But in a way it seems invidious to quibble about this book at the micro level. This is big, Dickensian fiction, with characters drawn broadly and where feeling is never far from the surface. Stuart writes with sincerity, which gives the book an integrity that’s rare in the irony-laden world of literary fiction, and the occasional implausibilities, like how the fishing trip finishes, are soon forgotten when the ending comes — as neat, messy and satisfying as we could wish, which makes it another progression from his debut. There are greater things still to come from Stuart.
Also making a comeback this month is Jennifer Egan, whose new novel The Candy House is a sequel to her barnstorming breakthrough 2011 novel A Visit from the Goon Squad. That book made waves with its structural novelty — was it a collection of stories or a novel? — and its mutating forms, which included one chapter written as a PowerPoint presentation.
After a hiatus into straight storytelling (Manhattan Beach, 2017), Egan-the-restless is back again with a book that takes most of Goon Squad’s characters into the future, themed this time around technology rather than music. That in itself tells you what sort of book this is: the sort that, by engaging with the world outside our window as energetically as possible, has designs on being a New Great American Novel. (The opening of the final chapter even seems to nod toward an Old GAN, Don DeLillo’s Underworld.)
This is such a busy book that it’s impossible to summarise it adequately, but at the centre is Bix Bouton, an entrepreneur who has devised Own Your Consciousness, a gizmo that allows people to upload their memories and view other people’s: in other words, like most social media, it’s a stalker’s charter. The novel’s title refers to that other social media saw: if the product appears to be free, you’re the product. “Nothing is free! Never trust a candy house!”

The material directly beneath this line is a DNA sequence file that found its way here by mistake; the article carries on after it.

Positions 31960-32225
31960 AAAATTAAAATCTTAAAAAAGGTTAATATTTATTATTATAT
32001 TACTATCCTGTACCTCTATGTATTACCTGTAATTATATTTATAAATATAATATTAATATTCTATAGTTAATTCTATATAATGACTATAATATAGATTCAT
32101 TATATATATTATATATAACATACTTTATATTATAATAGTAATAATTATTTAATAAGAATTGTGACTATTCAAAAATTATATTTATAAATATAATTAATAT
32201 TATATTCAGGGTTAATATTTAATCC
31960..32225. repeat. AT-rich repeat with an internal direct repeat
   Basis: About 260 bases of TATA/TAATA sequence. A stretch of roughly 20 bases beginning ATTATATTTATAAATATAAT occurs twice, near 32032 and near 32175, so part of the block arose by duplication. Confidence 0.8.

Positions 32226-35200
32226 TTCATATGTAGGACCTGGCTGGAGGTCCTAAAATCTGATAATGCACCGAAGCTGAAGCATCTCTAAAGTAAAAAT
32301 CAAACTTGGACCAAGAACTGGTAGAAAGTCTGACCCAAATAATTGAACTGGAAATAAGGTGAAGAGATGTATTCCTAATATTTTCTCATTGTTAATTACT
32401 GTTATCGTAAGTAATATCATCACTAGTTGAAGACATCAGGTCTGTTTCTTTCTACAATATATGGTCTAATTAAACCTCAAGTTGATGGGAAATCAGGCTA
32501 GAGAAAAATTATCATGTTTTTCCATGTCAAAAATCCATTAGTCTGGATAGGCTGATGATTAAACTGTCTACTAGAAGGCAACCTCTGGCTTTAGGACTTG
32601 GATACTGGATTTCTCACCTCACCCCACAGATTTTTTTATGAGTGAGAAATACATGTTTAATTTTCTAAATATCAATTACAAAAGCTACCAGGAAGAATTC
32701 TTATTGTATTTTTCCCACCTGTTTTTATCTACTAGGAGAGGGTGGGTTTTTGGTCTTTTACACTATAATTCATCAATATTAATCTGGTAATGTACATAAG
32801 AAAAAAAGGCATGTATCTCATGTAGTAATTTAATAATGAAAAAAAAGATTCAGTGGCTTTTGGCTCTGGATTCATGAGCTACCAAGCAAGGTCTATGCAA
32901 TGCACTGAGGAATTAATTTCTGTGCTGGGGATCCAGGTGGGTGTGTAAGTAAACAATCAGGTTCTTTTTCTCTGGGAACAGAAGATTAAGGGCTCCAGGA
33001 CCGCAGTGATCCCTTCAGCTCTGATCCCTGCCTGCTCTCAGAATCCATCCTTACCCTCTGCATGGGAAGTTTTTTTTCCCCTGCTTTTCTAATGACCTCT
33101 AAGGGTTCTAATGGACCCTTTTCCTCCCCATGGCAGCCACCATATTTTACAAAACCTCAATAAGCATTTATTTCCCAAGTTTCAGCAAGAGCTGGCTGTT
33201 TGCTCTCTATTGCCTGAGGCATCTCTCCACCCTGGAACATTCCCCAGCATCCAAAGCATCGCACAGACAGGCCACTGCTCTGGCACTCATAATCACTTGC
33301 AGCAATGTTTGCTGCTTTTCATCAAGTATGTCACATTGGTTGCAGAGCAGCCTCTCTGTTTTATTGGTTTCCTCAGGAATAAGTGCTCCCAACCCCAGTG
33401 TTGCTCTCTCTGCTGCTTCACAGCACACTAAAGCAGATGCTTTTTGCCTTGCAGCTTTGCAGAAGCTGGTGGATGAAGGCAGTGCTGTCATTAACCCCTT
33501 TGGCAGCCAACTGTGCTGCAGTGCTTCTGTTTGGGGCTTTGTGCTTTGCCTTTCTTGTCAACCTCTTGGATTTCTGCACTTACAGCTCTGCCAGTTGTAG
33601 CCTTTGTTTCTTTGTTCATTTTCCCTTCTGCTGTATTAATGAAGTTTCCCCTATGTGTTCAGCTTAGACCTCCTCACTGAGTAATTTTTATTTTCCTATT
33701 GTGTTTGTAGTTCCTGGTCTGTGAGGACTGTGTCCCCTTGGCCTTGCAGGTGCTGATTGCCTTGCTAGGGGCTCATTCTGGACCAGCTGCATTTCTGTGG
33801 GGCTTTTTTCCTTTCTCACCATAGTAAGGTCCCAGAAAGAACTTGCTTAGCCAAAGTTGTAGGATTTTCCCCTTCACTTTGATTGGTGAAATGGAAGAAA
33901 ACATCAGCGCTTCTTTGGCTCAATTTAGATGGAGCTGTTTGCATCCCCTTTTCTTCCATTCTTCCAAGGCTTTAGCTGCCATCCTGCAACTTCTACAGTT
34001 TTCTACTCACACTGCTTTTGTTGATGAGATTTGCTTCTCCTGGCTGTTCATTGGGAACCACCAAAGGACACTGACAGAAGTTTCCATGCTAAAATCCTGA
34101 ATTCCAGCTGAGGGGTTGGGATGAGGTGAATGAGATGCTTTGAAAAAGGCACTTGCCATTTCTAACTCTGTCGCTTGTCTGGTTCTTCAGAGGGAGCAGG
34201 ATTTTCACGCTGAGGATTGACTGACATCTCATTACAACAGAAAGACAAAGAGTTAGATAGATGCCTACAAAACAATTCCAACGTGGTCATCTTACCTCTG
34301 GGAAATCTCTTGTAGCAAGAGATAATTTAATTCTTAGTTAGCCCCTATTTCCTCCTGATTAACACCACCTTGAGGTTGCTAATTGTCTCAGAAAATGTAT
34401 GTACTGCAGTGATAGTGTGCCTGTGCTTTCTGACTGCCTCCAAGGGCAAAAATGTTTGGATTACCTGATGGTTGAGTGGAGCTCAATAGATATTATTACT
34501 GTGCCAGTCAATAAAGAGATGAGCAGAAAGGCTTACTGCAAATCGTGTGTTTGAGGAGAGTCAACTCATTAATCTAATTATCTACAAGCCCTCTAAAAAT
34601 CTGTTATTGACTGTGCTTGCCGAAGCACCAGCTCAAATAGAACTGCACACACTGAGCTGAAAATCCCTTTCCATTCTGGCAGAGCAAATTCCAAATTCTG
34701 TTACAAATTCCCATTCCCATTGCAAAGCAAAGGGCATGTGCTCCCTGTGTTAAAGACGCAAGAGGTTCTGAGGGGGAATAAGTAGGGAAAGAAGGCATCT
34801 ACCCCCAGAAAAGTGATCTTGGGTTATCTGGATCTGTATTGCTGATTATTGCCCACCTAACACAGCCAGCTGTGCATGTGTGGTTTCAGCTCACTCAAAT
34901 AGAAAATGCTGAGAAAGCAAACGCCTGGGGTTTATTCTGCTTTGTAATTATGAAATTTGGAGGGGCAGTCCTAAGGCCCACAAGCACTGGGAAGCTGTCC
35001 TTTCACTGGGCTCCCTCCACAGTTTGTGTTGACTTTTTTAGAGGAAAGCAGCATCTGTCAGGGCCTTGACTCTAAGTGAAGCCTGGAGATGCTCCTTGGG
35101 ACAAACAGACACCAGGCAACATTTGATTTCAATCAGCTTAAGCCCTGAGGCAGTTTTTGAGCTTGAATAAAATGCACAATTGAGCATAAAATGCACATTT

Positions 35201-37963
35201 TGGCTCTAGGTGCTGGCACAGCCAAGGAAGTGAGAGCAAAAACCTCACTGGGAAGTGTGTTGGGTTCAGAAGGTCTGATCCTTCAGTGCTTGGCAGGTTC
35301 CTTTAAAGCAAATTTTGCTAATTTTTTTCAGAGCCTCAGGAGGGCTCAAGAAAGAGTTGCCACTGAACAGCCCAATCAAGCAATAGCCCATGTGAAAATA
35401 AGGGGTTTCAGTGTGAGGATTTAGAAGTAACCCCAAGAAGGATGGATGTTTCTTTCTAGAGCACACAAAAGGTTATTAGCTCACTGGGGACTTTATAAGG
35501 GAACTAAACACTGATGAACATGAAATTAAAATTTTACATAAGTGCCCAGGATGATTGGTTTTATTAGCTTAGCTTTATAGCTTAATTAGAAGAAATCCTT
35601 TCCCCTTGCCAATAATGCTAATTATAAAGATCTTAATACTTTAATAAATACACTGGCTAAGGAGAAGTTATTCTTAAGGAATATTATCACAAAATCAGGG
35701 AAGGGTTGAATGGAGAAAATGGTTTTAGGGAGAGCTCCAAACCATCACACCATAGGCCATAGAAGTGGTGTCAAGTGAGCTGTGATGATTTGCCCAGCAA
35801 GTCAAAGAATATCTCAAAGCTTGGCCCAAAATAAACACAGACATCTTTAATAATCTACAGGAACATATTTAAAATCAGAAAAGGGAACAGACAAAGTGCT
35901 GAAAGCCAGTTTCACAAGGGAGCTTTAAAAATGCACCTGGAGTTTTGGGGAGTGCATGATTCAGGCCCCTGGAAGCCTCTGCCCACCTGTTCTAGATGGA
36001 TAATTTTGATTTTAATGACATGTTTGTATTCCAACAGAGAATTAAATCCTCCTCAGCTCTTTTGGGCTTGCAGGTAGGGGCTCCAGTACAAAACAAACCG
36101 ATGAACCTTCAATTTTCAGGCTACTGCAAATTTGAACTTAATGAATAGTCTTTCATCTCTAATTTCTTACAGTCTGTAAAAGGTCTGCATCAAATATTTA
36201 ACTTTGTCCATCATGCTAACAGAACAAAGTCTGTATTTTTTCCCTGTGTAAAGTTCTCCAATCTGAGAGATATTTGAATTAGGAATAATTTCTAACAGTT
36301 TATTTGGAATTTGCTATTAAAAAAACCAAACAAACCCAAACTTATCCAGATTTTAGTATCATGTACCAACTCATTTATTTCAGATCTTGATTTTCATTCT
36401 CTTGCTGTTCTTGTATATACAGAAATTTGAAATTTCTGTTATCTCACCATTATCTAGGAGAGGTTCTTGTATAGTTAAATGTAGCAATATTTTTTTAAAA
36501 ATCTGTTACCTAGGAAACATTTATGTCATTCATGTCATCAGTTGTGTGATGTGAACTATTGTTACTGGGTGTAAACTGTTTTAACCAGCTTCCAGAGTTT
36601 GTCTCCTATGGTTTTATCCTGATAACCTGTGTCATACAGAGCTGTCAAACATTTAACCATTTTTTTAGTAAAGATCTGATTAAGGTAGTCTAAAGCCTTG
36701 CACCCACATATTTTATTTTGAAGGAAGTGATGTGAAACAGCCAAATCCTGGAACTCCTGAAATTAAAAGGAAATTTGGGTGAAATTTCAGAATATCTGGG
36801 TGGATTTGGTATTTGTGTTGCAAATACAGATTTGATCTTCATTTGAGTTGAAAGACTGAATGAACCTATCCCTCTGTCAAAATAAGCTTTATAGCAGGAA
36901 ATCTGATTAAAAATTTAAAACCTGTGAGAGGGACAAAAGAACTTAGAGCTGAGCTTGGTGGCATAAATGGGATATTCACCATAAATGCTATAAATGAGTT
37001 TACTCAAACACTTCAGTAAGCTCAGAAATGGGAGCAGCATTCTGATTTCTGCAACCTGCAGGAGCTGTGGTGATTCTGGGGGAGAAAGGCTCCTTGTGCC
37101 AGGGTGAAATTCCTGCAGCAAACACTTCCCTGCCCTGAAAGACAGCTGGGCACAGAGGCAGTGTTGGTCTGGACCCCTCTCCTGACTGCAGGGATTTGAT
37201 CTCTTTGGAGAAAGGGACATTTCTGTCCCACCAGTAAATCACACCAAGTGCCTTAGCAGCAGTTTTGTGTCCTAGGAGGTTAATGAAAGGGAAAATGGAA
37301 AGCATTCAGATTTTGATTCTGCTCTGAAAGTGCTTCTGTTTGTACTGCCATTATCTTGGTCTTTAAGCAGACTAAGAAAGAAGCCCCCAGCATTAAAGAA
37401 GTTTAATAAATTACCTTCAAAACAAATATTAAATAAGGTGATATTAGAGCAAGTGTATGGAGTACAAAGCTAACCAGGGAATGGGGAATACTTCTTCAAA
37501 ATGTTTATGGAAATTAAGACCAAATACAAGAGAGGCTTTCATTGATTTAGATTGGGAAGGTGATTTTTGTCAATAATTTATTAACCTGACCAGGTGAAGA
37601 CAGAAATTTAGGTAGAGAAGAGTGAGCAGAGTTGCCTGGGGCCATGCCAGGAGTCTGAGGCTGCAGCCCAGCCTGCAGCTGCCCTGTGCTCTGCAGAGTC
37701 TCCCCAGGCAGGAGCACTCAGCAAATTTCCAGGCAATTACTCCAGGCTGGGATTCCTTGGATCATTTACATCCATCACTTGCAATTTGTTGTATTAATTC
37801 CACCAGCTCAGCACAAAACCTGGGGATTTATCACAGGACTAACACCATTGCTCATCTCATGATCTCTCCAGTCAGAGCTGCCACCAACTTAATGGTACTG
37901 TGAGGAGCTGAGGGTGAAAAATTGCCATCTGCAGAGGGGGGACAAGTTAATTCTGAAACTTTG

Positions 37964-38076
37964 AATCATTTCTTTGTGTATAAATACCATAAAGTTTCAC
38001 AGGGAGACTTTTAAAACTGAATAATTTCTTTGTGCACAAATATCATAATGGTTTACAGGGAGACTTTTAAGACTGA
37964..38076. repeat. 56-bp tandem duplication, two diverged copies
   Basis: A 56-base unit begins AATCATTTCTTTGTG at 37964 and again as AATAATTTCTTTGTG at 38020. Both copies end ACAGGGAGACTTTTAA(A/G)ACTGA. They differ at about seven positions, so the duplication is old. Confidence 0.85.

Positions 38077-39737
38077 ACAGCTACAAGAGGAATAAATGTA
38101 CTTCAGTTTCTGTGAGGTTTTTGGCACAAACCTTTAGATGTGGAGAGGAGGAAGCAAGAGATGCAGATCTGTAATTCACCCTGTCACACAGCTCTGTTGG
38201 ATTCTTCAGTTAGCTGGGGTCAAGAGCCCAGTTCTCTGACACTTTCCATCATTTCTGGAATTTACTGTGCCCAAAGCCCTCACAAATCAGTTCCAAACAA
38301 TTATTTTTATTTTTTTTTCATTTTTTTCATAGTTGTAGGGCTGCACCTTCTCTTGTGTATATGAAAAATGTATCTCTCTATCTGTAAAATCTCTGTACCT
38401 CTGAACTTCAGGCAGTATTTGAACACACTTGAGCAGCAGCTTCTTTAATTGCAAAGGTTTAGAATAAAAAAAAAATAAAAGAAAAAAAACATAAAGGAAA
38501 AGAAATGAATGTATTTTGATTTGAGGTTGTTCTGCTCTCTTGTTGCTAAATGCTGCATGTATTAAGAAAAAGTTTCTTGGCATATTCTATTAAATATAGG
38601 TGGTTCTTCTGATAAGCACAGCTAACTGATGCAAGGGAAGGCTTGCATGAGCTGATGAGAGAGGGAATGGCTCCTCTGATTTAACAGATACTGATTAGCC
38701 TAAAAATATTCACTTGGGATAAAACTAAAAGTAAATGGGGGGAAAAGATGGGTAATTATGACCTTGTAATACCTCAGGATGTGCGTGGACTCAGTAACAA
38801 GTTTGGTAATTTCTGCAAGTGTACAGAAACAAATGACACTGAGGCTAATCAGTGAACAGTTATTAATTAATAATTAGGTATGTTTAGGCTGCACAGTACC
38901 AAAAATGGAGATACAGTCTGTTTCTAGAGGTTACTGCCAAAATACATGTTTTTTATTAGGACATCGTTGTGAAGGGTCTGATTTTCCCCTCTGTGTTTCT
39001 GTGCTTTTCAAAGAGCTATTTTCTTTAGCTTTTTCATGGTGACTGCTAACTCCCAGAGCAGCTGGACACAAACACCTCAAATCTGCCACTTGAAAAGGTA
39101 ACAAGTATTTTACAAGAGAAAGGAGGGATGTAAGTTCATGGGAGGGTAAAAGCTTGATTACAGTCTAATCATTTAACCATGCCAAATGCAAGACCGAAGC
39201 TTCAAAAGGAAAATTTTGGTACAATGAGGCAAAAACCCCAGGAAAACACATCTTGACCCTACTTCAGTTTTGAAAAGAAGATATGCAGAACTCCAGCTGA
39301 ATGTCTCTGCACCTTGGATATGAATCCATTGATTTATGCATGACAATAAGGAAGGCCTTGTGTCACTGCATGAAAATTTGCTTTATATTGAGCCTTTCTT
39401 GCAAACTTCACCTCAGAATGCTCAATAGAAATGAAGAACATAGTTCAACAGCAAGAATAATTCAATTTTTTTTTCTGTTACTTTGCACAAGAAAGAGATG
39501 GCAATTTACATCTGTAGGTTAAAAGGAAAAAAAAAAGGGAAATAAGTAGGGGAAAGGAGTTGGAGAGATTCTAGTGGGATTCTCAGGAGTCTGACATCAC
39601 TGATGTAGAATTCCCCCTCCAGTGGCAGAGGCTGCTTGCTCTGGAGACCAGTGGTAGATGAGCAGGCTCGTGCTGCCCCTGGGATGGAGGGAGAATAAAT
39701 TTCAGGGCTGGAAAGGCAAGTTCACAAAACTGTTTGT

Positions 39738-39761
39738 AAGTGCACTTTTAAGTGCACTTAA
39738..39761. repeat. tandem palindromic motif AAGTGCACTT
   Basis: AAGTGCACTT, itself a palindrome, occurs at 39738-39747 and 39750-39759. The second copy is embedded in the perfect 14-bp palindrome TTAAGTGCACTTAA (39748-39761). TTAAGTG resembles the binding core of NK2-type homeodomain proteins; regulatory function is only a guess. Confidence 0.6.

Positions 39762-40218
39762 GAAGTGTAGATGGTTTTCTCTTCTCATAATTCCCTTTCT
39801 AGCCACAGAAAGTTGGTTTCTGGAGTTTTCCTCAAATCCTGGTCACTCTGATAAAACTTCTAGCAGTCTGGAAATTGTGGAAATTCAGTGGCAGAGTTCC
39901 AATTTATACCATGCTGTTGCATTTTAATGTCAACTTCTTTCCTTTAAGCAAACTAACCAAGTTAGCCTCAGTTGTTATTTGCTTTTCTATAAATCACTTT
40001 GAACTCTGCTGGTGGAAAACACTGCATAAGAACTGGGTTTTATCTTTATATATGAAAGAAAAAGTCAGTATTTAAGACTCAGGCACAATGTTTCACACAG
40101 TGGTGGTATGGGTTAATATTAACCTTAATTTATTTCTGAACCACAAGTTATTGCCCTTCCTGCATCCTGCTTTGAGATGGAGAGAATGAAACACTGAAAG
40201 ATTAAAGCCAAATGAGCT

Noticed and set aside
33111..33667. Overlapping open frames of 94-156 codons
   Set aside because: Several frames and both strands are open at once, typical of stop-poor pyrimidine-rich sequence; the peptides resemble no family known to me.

It’s impossible not to be impressed by Egan’s virtuosity as she spins her plates, but it’s also hard not to be exhausted by it, not least by the style which involves a lot of backstory — filling in the gaps since Goon Squad — and relatively little narrative of the here and now.
When she does slow down, as in a long chapter recording numerous parallel email conversations, it’s much more satisfying. After zipping as far forward as the 2030s, the book ends in 1991, when (self-evidently) “a lot of things that are about to happen haven’t happened yet”, and the air is evocative of a time that, if only in retrospect, seems a lot less maddening than today.
All sad stories should be this much fun to read
From the fake past to the real past. Here in The Critic’s fiction pages we always welcome new entrants in the rediscovery business, and none is more impressive than McNally Editions, which launches its list with a handsome reissue of Han Suyin’s 1962 novel Winter Love. This intense, atmospheric novel set in wartime London — all silvery sheen and cigarette smoke — rivals Alfred Hayes for the clipped gloom it brings to the subject of mankind’s greatest trial: love.
Our narrator, Bettina — known as Red for her fiery hair — is one of the “smart girls” at Horsham science college (the opening pages show some exquisite power play between female friends) who takes a fancy to new student Mara. Her interest is as pure as can be: she loves Mara for her beauty, and is quickly consumed by her obsession. But Mara is married and sees Red just as a friend — to begin with.
The reverses and switchbacks are too rich to spoil here, but Winter Love blends erotic passion with chilly nihilism, all the more doomy because Red is narrating her story as a memory, and although we know there is no happy-ever-after for her and Mara, we don’t know why. The wartime setting applies an extra layer of grime to the romance, as buzz-bombs fall so that “[we] could not stop [kissing] though there was dust between our lips”.
There is a focus throughout on identity and essence, on “why I am as I am”, as Red puts it. “How few of us really try to find out what we’re like, really, inside?” For Mara, more bluntly, “I suppose we are what are called lesbians.” This being a mid-20th century novel, of course, there can be no consummation of such love without corresponding social death, and the final outcome delivers satisfaction to its readers through bold eradication of hope for its characters. Not incidentally, this new edition of Winter Love, with its fine binding, good weight in the hand and exceptional design, is a delightful book-handling experience. All sad stories should be this much fun to read.